I wrote about the idea of ratings for TV commercials before, and now here's some action. You are about to know which half (much more than half, really) of your budget is going down the Super Flush. Remember Burger King's edgy Coq Rock ad? Would you guess it got fewer eyeballs than a less edgy BK ad tied to Star Wars?
Business Week runs a story on how these numbers were arrived at and how new systems to measure ad viewership are emerging. Here's an extended quote:
"By this summer, Lee Weinblatt, the CEO of PreTesting, expects to have 35,000 households in four to seven cities wired with boxes that monitor how audiences respond to ads, both on live TV and in programs taped on digital video recorders (DVRs). Daily "ratings" of TV ads -- tallies of how many people are watching or skipping -- from the service, called MediaCheck, will enable advertisers to determine quickly whether spots should be yanked off the air or at least switched to other time slots. His digital boxes can even reward consumers for watching ads with giveaways.
The box flashes a light at the TV viewer indicating there is a reward for watching the ad. A few times a week, the consumer can pull a memory stick from the box and plug it into a USB port on a computer. Up pops a list of loot earned by watching the ads. In the Omaha test, 600 of 2,500 households checked their haul of goodies daily. And 52% of the coupons printed out from the system were redeemed -- 50 times the national rate for newspaper coupons.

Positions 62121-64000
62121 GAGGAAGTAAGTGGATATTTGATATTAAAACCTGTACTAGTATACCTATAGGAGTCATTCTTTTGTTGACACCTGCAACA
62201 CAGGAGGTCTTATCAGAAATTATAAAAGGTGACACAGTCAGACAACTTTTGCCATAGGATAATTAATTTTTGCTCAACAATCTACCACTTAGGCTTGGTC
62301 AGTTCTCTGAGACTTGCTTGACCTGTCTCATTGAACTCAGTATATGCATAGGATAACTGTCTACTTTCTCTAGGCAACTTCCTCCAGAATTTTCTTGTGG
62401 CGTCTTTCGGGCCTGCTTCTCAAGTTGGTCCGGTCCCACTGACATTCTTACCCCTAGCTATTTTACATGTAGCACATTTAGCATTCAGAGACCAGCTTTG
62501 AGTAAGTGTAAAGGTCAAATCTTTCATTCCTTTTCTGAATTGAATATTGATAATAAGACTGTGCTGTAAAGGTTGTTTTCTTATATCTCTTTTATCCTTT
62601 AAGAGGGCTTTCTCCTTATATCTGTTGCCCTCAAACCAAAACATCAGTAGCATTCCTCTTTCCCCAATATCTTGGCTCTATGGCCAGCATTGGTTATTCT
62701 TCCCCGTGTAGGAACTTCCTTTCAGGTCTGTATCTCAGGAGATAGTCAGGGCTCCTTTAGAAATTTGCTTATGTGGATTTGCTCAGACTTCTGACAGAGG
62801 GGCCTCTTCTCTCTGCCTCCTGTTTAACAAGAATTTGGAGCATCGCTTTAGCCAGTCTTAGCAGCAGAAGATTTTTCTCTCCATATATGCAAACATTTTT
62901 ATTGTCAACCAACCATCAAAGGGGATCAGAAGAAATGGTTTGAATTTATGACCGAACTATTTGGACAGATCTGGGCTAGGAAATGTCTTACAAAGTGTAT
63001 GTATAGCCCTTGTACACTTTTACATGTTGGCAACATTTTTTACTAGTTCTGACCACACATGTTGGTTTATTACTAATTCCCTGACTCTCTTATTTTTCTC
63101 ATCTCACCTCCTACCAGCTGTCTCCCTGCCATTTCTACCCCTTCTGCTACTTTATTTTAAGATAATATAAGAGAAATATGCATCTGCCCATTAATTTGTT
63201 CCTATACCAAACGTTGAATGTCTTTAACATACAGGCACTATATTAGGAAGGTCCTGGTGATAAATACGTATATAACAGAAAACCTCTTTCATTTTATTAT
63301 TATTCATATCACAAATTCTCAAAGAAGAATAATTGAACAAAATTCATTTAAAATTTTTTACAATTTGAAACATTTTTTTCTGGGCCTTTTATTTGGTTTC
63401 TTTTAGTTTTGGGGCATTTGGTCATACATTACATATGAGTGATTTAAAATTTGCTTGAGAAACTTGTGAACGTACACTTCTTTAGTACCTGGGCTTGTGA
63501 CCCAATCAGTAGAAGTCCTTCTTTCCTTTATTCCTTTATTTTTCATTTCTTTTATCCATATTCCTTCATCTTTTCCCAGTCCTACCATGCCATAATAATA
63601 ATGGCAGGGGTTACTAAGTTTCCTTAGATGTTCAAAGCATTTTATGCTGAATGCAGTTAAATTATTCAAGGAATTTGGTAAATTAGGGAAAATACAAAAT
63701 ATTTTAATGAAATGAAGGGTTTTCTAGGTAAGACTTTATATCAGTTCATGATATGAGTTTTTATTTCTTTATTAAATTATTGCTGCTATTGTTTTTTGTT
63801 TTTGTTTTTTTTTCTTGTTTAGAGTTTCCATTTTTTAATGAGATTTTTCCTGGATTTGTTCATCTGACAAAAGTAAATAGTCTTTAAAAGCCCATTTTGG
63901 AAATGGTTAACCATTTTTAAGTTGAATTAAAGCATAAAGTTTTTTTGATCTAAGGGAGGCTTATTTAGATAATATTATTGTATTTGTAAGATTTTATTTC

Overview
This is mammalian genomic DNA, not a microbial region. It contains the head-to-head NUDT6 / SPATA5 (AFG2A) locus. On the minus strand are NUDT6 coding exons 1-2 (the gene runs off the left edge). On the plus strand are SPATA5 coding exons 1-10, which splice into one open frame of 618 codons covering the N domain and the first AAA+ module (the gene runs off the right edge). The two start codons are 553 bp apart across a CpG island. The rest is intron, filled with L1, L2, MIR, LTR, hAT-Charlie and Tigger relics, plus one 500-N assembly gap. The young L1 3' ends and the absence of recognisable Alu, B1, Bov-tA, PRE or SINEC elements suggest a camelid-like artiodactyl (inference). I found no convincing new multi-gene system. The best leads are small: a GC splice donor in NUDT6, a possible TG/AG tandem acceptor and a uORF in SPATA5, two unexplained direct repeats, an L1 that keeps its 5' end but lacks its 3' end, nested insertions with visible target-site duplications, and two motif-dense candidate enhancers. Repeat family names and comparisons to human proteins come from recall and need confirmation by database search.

Besides MediaCheck, Nielsen Media Research now offers advertisers and media agencies a "minute-by-minute" audience measurement, gauging how many viewers stay tuned during ad breaks. And upstart firm IAG Research Inc. is able to report, by means of thousands of daily Internet surveys, which programs, product placements, and 30-second ads are watched "most attentively."
-- via Lost Remote